Tendai Mtawarira: From South Africa debut to winning World Cup

Mtawarira, who hails from Zimbabwe, looks back at his rugby career which almost derailed before taking off.

The most capped prop in Springbok history, 34-year-old Mtawarira retired from international rugby after helping the team win the record-equaling World Cup title in November [Mark Baker/AP]

The racial diversity of the South Africa rugby squad that won the 2019 World Cup meant the latest triumph has done more than the previous two titles to unite the once bitterly-divided country, member of the winning squad Tendai Mtawarira has said.

Zimbabwe-born Mtawarira (affectionately known as Beast) survived a spirited effort earlier in his career to block him from playing for the Springboks because he was not a South African citizen.

The Springboks defeated England 32-12 in the final on November 2 in Japan and Mtawarira, 34, said being world champions under his adopted country’s first black rugby captain felt “pretty special”.

“I think winning the [2019] World Cup was really special, especially with Siya as a black captain,” Mtawarira told Al Jazeera.

“It brought the country together. I had no idea what it really meant to the country until we actually got to South Africa and did the trophy tours around the country. So many people came out to cheer the moment, that’s when I realised that this thing has just really impacted the entire country.

“I feel that the other World Cups would have been special, but I feel this one, particularly at this point in time, has been pretty special especially with how the team achieved it.”

‘Really grateful’

Following a career that yielded 117 caps, the most capped prop in Springbok history retired from international rugby after helping the team win the record-equaling World Cup title.

A popular figure around the rugby world, Mtawarira’s retirement was met with sadness among his legion of fans, who posted touching farewell messages on different social media platforms.

But 10 years ago, his future as a Springbok was thrown into doubt after it emerged he did not have a residency permit.

Mtawarira qualified to play for South Africa in line with the eligibility rules of rugby’s world governing body, which gave him the green light based on residency criteria.

But the South African government ruled that fielding a foreigner violated the laws of the country. In November 2009, it ordered the immediate axing of the Zimbabwean prop until proper documentation was obtained.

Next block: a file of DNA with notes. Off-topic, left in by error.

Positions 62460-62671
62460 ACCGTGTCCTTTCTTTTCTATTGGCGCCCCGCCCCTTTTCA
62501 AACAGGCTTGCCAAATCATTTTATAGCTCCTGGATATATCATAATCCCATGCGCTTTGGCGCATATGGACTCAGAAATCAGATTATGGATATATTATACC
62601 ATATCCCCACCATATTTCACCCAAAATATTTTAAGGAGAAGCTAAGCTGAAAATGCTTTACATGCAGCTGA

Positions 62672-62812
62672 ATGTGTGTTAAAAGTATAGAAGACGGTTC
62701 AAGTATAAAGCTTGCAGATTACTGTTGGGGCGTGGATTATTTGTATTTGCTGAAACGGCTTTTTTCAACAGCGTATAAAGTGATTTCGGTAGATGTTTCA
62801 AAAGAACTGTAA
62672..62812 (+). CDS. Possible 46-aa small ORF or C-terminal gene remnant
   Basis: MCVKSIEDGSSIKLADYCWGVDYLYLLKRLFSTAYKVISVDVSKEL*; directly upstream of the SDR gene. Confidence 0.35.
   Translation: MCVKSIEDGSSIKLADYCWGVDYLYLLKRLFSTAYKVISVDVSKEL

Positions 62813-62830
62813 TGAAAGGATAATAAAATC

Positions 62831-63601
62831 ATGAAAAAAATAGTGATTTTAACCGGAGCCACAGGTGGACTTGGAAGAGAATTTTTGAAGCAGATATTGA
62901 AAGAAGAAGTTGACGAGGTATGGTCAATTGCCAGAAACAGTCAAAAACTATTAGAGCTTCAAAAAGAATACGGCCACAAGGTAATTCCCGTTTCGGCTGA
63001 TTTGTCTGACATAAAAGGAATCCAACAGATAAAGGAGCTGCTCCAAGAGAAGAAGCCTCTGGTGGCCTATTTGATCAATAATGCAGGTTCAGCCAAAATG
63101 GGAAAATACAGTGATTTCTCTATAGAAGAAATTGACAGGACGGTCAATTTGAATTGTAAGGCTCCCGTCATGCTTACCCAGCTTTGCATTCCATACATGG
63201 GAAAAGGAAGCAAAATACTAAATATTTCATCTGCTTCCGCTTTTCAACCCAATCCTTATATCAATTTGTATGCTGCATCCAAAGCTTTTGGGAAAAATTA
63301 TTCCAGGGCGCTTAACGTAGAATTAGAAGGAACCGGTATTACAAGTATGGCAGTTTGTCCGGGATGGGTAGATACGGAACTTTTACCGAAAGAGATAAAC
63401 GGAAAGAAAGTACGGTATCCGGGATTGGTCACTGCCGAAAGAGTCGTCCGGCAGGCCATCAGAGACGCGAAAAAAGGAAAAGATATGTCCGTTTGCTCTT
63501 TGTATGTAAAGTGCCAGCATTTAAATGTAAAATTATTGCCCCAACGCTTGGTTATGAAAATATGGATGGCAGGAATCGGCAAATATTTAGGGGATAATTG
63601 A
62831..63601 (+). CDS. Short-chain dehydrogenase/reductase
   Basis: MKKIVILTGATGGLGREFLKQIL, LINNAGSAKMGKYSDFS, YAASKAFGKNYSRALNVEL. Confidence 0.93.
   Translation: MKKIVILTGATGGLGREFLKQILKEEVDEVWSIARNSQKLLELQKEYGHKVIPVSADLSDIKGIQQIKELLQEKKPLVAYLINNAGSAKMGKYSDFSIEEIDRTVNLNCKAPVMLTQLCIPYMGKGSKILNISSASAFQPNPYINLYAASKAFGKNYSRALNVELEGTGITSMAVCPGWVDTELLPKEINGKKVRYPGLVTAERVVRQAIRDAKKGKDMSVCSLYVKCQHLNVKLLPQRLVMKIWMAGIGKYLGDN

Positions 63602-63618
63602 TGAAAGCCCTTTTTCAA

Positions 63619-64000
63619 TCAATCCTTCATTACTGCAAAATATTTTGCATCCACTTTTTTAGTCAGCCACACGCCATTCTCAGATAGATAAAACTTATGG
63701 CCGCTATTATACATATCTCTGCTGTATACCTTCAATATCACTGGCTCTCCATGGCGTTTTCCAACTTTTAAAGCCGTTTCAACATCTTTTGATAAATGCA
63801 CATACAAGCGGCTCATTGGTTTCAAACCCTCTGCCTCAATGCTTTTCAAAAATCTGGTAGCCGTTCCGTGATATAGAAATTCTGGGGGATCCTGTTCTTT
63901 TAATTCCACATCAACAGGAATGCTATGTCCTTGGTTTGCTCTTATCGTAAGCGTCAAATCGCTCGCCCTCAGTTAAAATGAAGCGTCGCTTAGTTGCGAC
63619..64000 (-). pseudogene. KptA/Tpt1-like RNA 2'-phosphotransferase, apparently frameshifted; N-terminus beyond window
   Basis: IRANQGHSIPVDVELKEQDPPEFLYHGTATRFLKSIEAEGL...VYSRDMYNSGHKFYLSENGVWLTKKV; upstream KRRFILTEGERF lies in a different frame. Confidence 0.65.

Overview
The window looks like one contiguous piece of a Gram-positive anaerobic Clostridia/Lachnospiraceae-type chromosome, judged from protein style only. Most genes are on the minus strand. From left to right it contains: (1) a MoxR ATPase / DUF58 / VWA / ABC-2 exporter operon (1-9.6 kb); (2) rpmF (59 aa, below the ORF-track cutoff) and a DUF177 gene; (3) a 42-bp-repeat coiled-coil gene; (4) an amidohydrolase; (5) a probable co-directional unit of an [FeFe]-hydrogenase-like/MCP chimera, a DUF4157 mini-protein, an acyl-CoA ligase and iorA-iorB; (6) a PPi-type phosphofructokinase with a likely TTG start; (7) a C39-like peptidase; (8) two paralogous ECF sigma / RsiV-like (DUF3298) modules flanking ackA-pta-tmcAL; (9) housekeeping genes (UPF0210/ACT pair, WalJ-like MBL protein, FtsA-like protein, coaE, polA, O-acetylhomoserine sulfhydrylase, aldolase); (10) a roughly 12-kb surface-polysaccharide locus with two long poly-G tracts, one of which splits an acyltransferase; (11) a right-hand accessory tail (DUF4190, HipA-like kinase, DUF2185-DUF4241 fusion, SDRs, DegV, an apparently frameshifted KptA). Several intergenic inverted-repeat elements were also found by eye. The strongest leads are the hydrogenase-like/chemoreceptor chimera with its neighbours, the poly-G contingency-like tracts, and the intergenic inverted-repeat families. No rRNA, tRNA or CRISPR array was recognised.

After an application was lodged for citizenship by the SA Rugby Union (Saru), helped by spirited lobbying efforts from renowned personalities such as the Archbishop Desmond Tutu, Mtawarira was finally granted citizenship in June 2010. 

“It was a dream come true for me to represent the Springboks,” says Mtawarira. “It’s something I dreamt would happen when I was a youngster, but it’s still surreal that it actually happened.

“To get to 50 caps was such a huge honour, let alone 117. The World Cup is accumulation of things I had been working hard for. I wanted to retire last year. What motivated me to keep going was that I wanted to give it one more shot at winning the World Cup. It was my dream to walk away with that accolade.”

Earlier this month, Mtawarira signed for Washington, DC-based Major Rugby League club Old Glory after he initially arrived in the United States on vacation. 

The Old Glory deal was brokered by a sports marketing company, Kyros Sports, co-owned by Mtawarira and his US-based Zimbabwean childhood friend Kisset Chirengende.

Chirengende played rugby for the Bradford & Bingley club in the lower divisions of the English rugby union system. 

“Just seeing his work ethic has really inspired me to put the same effort into what I do,” Chirengende said.

“The guy just never stops, man. For real. It’s ridiculous how much he works, behind the scenes, his private workouts. It’s just his fortitude, his mental strength. Every time he got dropped from the Springboks, which wasn’t that many times, he would still have a positive outlook.

“He didn’t want to be on the bench. He hated it. He would say: ‘I have to work harder and I will be back in it’.”

Former Zimbabwe captain Denford Mutamangira was on the same school team as Mtawarira in Harare. 

“Beast hasn’t changed that much,” Mutamangira recalls. “He has always been a man of few words, but a man of action. The way he was so pumped up when the Boks scored, or won a scrum [in the World Cup final], that’s Beast for you.

“He is a humble, down-to-earth individual who always tries to make a difference in other people’s lives. We have remained friends over the years and he has supported me in my Zimbabwe career.”

Mtawarira has a foundation aimed at introducing rugby to the rural areas of Zimbabwe, a country that often produces top-class players, with quite a few, like himself, going on to represent other countries. 

“I hope to start some sort of scrum clinic and academy, a state-of-the-art facility where youngsters can be trained,” Mtawarira expands on his vision for Zimbabwe. 

“I’m also looking at mentoring them. That is a huge thing for kids getting into a professional setup, or just about to get into one. That’s one thing that makes or breaks players trying to get to the top.”

Mtawarira started his training on a donated bicycle and said he did not have a lot of clothes.

“It was really hard for me coming from Zimbabwe. I wasn’t well-resourced. And the possibility of not playing for the Springboks after the citizenship saga is one thing that took a toll on me.

“If it wasn’t for a few people, especially Desmond Tutu, who came to my aid and helped me get my citizenship, I wouldn’t be here. So I’m really grateful to the Arch.”

Source: Al Jazeera